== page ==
Surface-enhanced Raman spectroscopy (SERS) produces a powerful amplification of the spectroscopic signatures of molecules on the surface of certain metals such as gold. This opens up important applications in ultra-sensitive detection of significant molecules in bio-sensors and environmental sensors. However, practical application is frequently limited by the lack of reproducible substrates.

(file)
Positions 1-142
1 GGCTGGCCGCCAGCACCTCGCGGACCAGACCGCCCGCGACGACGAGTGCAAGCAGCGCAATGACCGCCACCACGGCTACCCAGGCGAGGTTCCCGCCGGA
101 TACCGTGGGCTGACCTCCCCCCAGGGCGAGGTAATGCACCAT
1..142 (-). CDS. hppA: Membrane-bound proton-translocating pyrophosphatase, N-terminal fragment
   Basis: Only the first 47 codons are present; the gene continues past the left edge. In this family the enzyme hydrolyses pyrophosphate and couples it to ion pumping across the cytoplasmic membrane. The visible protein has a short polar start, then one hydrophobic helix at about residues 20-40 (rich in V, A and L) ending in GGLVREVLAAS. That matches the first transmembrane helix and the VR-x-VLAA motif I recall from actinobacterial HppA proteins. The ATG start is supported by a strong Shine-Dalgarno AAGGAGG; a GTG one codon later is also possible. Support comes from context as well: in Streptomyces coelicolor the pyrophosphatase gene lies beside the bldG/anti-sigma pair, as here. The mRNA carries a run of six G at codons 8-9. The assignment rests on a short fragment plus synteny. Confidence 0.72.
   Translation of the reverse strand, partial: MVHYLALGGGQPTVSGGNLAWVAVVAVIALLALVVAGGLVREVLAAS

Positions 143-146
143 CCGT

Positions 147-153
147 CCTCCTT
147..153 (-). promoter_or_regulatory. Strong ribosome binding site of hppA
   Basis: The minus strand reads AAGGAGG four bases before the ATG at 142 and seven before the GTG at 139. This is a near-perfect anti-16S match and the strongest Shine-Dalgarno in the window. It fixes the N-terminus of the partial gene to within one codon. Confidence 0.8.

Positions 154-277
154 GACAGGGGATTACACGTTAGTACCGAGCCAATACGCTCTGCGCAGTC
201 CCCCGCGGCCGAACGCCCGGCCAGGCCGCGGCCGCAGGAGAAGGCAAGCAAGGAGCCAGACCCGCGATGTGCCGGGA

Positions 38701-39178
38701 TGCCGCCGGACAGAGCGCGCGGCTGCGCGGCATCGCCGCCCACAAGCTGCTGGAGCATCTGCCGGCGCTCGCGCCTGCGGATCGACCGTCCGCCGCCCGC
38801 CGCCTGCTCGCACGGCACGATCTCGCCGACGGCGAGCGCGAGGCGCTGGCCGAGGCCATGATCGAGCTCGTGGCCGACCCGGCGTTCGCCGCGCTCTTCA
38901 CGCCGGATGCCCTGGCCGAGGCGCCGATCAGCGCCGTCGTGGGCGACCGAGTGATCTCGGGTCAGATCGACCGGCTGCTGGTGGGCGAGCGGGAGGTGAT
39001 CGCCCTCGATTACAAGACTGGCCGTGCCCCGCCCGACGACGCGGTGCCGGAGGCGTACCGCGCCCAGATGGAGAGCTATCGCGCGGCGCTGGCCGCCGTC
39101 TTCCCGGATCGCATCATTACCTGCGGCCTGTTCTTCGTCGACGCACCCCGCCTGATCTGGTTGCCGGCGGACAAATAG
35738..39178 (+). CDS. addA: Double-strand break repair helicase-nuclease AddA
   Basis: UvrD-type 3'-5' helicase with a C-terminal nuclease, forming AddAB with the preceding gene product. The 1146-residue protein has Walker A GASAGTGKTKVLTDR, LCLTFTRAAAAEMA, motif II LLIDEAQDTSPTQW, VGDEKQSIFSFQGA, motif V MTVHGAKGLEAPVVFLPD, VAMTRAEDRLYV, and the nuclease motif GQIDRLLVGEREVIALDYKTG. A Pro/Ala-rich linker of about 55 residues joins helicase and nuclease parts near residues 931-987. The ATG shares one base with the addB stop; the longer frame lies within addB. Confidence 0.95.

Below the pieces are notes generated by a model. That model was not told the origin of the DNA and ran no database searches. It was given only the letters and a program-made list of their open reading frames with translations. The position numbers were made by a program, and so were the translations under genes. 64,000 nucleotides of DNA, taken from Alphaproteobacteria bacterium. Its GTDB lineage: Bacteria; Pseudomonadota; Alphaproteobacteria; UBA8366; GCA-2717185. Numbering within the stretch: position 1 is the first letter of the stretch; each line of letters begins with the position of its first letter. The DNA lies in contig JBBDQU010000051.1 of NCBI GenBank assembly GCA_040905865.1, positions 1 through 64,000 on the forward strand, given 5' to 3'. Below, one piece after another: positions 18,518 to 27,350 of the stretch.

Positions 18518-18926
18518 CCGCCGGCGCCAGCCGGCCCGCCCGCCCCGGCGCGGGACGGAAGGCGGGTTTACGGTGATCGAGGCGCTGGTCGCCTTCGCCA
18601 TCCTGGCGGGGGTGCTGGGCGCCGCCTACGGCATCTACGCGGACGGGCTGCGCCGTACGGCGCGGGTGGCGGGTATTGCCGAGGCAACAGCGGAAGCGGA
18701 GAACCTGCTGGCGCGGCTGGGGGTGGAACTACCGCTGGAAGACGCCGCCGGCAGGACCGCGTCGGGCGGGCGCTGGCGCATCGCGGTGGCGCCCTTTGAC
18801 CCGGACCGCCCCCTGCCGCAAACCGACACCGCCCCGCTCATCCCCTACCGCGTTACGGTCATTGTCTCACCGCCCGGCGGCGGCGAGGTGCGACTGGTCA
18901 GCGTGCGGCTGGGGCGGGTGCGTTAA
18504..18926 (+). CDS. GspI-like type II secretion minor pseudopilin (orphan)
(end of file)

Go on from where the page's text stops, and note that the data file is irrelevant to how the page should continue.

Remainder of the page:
Seeking to overcome this limitation, researchers have designed and fabricated a new class of SERS substrate based on three-dimensional nanoporous materials. This hierarchical configuration of the porosity provides not only strong Raman-active sites over the substrate but also efficient binding sites for the capture of analyte molecules. This creates an enhancment of the Raman intensity by a factor of up to 30 fold compared to standard substrates. This demonstration of the applicability of such three-dimensional nanoporous materials could lead the way, the group believes, to a variety of other applications in sensing including in optical and electrical materials.